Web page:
Towards a Rosetta Stone for (meta)data: What Makes a Term a Good Term and a Schema a Good Schema?by@interoperability

Towards a Rosetta Stone for (meta)data: What Makes a Term a Good Term and a Schema a Good Schema?

tldt arrow

Too Long; Didn't Read

This paper explores a machine-actionable Rosetta Stone Framework for (meta)data, which uses reference terms and schemata as an interlingua to minimize mappings and crosswalks.
featured image - Towards a Rosetta Stone for (meta)data: What Makes a Term a Good Term and a Schema a Good Schema?
Interoperability in Software Publication HackerNoon profile picture

This paper is available on arxiv under CC 4.0 license.


(1) Vogt, Lars, TIB Leibniz Information Centre for Science and Technology;

(2) Konrad, Marcel, TIB Leibniz Information Centre for Science and Technology;

(3) Prinz, Manuel, TIB Leibniz Information Centre for Science and Technology.

What makes a term a good term and a schema a good schema?

First and foremost, a good schema for a (meta)data statement must cover all the information that needs to be documented, stored, and represented for the corresponding type of statement. However, beyond that, there are many other criteria for evaluating schemata. Most of these relate to the different operations one wants to perform on the (meta)data, and the formats required by the corresponding tools, which determine the degree of machine-actionability of the (meta)data. These include search operations (i.e., the findability in FAIR), but also reasoning and all kinds of data transformations, such as unit conversion for measurement data. Communicating with humans is another set of operations that needs to be considered when evaluating (meta)data schemata, as it relates to cognitive interoperability and thus the human-actionability of (meta)data.

Unfortunately, different operations are likely to have different requirements on a schema, and the tools that execute these operations may have their own requirements. For example, optimizing the findability of measurement data requires a different data schema than optimizing reasoning over them or their reusability. A given schema therefore needs to be evaluated in terms of the operations to be performed and the tools to be used on the (meta)data, often involving trade-offs between different operations that are prioritized differently in order to achieve an overall optimum. An example is the trade-off between reasoning and human-readability, as discussed above in the context of the dilemma between machine-actionable and human-actionable (meta)data schemata (Fig. 1).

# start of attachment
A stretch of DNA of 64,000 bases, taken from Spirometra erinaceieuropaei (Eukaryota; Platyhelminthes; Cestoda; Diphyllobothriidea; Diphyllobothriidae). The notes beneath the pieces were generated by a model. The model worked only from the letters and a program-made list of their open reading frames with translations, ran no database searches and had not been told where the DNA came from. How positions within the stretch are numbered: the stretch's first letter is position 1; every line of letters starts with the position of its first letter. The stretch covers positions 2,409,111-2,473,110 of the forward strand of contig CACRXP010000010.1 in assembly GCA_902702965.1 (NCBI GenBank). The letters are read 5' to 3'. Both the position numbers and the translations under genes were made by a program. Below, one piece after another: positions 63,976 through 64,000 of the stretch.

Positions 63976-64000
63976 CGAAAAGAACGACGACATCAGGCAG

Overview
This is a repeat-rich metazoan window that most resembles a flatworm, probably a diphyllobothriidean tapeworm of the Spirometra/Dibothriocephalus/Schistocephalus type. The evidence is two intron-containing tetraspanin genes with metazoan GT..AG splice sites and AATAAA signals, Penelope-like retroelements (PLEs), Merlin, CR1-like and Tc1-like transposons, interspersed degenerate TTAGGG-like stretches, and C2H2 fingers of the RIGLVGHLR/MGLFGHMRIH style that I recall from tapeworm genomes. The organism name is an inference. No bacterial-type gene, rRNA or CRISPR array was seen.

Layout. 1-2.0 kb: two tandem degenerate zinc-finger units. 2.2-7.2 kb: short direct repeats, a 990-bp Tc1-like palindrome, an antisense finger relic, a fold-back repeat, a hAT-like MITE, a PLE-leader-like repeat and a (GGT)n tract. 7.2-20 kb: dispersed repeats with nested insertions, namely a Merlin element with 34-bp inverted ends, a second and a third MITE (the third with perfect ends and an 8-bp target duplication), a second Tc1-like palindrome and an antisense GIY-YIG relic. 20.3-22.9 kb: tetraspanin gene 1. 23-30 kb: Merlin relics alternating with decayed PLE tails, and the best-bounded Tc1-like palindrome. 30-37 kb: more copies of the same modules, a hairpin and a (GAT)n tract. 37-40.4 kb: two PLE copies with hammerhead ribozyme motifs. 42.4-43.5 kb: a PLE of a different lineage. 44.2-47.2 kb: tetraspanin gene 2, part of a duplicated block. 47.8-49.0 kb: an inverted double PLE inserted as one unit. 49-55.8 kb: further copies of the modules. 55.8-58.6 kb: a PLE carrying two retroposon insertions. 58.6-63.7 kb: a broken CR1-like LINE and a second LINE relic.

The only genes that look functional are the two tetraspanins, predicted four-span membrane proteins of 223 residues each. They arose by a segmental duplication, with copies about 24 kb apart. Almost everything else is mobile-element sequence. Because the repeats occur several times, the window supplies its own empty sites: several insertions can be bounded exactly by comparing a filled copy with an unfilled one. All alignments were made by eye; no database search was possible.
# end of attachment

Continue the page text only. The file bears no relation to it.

As a consequence, for a given type of statement, there is likely to be a need for more than one corresponding schema. This is mainly because, besides historical reasons, different research communities often have different frames of reference and thus emphasize different aspects of a given type of entity, resulting in the need for different terms for the same type of entity (resulting in issues with ontological and thus terminological interoperability, but not necessarily with referential interoperability), but also because different research communities want to perform different operations on the (meta)data, different types of schemata. Since operations on (meta)data can be performed with different sets of tools, not only the structure of the schema is important, but also the format in which it can be communicated with such tools. For example, some tools require (meta)data to be in RDF/OWL, others in JSON, as CSV, or as a Python or Java data class.

Obviously, FAIRness is not sufficient as an indicator of high quality (meta)data―the use of (meta)data often depends on their fitness-for-use, i.e., their availability in appropriate formats that conform to established standards and protocols that allow their direct use, e.g., when a specific analysis software requires data in a specific format.

Therefore, although agreement on a common vocabulary and a common set of schemata would be a solution for semantic interoperability and machine-actionability of (meta)data across different research domains, this is unlikely to happen, and we have to think pragmatically and emphasize the need for ontological and referential term mappings and schema crosswalks for terminological schematic interoperability.